The Sons of Liberty's Rebellious Act
Mina. Age 10. Tiburon, California

It was a cold night in December of 1773. There were three ships in the harbor, and they were loaded with tea from England. Colonists crowded the dock, and ten-year-old Paul was jostled among the murmuring, expectant crowd. He felt anxious and his palms were sweaty because his big brother, who was a member of the Sons of Liberty, had told him something exciting was going to happen and it had something to do with the three ships in the harbor. Paul was proud of his big brother’s bravery, but he knew his rashness could sometimes get him into trouble.

English King George had charged a tax on the tea. Colonists believed King George had no right to tax them, so they persistently rejected the tea because of the tax. The Royal Governor of Boston, who was determined, stubborn, and loyal to King George, had ordered the tea to be unloaded on December 16th, and that was tonight.

Abruptly, the indignant Sons of Liberty pushed their way through the crowd disguised with faces painted like Indians, Indian clothes, and axes. Hurriedly, Paul searched the faces of the “Indians” for his brother. His throat constricted and his heart raced faster and faster as he recognized the familiar outline of his brother’s face. The Sons of Liberty trekked onto the three ships in the Boston Harbor while their axe blades gleamed in the moonlight, casting eerie shadows across their painted faces. Once on board, they tightly gripped their axes, raucously chopped the crates of tea open, and dumped the fragrant, rich tea into the calm water of the Boston Harbor. It was a very noisy scene with all the whacking and splashing from the three ships and the cheering crowd saying, “Rally Indians! Bring your axes and tell King George we’ll pay NO taxes!” Paul stood transfixed as the falling boxes splashed into the sea, rubble bobbed in the harbor, tea sank into the water’s murky depths, and the moonlight gleamed on the water. Paul knew King George would understand this obvious message of rebellion, and he hoped there would be no retaliation against his brother and the Sons of Liberty from England.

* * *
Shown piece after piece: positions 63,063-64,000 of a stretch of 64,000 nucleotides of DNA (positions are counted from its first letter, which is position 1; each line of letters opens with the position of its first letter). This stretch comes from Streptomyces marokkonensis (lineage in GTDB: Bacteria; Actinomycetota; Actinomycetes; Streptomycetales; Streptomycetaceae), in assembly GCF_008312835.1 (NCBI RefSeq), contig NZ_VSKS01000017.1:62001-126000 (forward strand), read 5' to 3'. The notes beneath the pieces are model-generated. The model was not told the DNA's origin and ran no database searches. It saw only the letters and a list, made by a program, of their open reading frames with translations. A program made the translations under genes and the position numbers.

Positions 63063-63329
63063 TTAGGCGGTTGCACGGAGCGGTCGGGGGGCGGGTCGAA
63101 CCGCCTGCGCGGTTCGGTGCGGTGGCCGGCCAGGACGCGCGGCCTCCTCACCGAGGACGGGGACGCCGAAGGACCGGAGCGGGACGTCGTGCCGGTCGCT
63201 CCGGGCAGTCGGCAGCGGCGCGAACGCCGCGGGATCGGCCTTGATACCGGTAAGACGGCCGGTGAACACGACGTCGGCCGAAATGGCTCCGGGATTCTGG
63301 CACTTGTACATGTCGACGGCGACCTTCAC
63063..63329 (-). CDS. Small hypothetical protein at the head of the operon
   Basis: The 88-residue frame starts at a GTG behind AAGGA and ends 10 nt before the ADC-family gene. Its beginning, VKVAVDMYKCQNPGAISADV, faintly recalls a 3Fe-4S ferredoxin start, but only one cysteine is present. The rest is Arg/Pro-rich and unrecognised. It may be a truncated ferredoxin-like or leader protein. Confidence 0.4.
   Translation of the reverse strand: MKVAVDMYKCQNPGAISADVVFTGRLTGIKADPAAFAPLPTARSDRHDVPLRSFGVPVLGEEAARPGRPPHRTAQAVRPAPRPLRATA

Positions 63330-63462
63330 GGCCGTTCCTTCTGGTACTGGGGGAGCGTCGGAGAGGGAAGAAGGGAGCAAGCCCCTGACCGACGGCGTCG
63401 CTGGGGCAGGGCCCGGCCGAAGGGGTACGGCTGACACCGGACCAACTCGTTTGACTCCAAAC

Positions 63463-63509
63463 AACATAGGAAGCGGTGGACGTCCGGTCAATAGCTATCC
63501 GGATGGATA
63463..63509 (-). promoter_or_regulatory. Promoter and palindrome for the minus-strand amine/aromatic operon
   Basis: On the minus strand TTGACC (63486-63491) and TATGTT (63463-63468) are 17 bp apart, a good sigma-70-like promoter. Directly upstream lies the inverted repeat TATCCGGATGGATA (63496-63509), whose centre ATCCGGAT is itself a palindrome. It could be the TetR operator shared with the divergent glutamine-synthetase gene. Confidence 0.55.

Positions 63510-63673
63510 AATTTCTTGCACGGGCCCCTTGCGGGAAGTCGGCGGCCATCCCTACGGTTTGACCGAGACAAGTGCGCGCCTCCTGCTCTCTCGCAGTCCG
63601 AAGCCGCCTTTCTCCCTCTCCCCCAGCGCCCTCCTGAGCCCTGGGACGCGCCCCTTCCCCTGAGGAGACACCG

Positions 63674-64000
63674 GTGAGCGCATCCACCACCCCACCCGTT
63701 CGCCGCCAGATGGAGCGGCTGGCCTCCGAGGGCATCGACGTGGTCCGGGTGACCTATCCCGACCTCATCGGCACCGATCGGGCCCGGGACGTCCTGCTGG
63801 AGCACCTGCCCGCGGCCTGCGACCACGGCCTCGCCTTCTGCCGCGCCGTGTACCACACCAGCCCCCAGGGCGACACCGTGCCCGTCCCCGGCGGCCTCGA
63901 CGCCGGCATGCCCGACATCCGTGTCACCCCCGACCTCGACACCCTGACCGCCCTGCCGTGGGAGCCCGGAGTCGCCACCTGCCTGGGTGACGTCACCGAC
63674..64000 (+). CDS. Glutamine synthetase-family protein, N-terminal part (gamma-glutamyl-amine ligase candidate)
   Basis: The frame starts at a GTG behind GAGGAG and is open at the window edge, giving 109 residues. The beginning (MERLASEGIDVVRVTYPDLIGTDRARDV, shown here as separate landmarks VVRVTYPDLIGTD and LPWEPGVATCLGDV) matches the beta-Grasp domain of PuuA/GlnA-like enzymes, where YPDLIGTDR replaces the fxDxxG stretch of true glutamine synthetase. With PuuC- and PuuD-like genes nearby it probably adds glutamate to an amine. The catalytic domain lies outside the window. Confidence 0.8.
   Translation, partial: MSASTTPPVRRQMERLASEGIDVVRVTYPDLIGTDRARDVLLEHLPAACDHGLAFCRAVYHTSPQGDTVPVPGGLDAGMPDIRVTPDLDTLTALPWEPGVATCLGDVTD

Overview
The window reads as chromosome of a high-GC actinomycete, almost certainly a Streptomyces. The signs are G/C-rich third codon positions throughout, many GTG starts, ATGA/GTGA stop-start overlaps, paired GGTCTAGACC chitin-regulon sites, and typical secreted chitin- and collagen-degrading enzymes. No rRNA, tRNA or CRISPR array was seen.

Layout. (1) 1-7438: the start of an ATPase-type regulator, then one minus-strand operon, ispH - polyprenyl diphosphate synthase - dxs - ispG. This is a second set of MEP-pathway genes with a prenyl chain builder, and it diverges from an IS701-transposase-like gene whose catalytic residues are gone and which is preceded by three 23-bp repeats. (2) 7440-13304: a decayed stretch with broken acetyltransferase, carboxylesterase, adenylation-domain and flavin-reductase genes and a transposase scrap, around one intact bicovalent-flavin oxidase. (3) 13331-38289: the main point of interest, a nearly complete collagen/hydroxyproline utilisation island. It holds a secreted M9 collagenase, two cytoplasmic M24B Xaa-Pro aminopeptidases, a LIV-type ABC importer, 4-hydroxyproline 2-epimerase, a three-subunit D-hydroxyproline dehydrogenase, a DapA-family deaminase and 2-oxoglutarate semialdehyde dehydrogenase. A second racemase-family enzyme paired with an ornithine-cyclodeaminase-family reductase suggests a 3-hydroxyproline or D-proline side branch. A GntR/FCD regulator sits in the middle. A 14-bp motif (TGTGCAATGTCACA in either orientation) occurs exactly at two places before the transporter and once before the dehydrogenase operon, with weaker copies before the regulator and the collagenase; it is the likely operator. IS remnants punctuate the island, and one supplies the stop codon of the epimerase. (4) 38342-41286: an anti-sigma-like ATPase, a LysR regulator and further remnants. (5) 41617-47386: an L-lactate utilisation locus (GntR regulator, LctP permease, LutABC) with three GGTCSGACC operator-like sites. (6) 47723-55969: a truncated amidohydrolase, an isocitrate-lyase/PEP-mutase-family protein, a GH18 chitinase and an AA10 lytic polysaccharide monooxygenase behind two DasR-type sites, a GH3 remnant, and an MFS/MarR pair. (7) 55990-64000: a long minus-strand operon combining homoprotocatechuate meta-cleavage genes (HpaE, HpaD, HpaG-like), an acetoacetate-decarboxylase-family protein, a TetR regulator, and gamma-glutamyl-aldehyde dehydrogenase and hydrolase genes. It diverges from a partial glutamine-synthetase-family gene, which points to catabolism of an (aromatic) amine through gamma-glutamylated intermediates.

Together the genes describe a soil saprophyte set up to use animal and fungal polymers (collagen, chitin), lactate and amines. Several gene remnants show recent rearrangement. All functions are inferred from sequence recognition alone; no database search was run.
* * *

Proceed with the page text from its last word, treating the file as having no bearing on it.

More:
Home | Read | Write | Copyright | Privacy

This page was last updated on September 10, 2015 by the KIdsWWwrite Webmaster.